The lack of data on interobserver agreement may be considered as a weakness of our study. Disagreement occurred when one observer had overlooked a lesion. There was very high interobserver agreement on the size of a hyperintense focus and its classification as pathological or normal. Therefore, we decided to merge both records after the consensus meeting.


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Conclusion

In the absence of more specific diagnostic tests and criteria, whole-body MRI with STIR sequences can, in synopsis with clinical findings, substantially contribute to an early identification of patients with CRMO and thus help to reduce the time between onset and diagnosis. It discovers the typical pattern of multifocal and bilateral bone involvement in CRMO more often than has been reported for targeted MRI and consequently more often than clinical examination, radiography or scintigraphy. It readily reveals the coexistence of geographic hyperintense lesions in typical locations such as lower extremities, pelvis, shoulder girdle and spine, and shows their characteristic proximity to growth plates, sacroiliac joints and triradiate cartilage. We reasoned that combinations of these findings render a patient highly suspicious for CRMO and might therefore serve as a major diagnostic criterion. Additionally, WB-MRI may help to uncover asymptomatic vertebral compressions, to indicate the best site for a biopsy, or to avoid an invasive procedure altogether.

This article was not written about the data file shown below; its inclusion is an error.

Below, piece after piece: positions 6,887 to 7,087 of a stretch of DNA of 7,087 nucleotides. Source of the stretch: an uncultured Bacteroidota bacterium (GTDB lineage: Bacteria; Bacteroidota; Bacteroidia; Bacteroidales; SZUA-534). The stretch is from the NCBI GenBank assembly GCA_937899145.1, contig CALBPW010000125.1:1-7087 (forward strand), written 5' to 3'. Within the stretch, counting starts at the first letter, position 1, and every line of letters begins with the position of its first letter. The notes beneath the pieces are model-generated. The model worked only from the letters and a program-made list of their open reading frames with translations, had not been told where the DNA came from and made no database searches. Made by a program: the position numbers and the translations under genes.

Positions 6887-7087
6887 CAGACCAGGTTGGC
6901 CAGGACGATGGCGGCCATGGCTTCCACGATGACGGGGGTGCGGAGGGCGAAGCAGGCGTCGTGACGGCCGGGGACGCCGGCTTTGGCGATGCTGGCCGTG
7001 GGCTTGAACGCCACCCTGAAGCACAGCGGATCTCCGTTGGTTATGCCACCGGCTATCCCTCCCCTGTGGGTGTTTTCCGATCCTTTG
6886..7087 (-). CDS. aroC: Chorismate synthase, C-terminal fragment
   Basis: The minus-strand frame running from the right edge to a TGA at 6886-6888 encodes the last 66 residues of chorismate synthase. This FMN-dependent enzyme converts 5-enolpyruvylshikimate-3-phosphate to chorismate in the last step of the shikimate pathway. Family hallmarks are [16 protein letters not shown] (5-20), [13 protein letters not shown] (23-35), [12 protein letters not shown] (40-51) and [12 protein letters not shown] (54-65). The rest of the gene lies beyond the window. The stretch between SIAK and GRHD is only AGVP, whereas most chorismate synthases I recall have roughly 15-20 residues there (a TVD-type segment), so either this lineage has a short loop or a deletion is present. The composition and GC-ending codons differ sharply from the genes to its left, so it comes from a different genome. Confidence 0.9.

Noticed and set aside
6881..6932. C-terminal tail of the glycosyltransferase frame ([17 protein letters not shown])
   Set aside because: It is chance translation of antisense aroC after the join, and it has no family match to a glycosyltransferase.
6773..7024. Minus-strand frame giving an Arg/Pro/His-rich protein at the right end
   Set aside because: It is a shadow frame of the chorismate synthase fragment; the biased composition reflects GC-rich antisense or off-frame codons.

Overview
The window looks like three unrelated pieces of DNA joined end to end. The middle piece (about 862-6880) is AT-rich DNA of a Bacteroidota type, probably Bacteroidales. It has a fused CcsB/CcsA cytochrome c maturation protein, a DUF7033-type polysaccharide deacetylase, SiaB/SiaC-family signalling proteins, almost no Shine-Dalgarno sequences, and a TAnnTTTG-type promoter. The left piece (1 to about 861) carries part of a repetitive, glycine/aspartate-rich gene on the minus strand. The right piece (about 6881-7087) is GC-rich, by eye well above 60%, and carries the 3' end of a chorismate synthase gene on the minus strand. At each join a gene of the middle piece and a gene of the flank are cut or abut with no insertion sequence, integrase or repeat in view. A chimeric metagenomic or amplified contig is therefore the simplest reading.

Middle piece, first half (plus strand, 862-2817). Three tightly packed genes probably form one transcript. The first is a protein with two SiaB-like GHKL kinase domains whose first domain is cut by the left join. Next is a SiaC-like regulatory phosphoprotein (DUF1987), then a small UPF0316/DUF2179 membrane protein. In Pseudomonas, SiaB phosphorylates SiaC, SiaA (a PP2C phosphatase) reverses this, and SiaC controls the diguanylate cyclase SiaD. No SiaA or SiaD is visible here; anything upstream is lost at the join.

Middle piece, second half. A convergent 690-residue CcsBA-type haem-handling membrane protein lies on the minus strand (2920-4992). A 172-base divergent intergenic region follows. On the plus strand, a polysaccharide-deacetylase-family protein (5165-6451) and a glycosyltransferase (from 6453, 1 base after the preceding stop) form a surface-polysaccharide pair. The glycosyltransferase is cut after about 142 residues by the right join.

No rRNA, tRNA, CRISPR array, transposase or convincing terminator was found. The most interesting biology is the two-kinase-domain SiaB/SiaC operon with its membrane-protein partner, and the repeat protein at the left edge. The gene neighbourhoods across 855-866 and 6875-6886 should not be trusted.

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Correspondence

Dr. Thekla von Kalle
Radiologie, Olgahospital Klinikum Stuttgart
Bismarckstr. 8
70176 Stuttgart
Germany   
Phone: ++ 49/7 11/2 78-7 33 01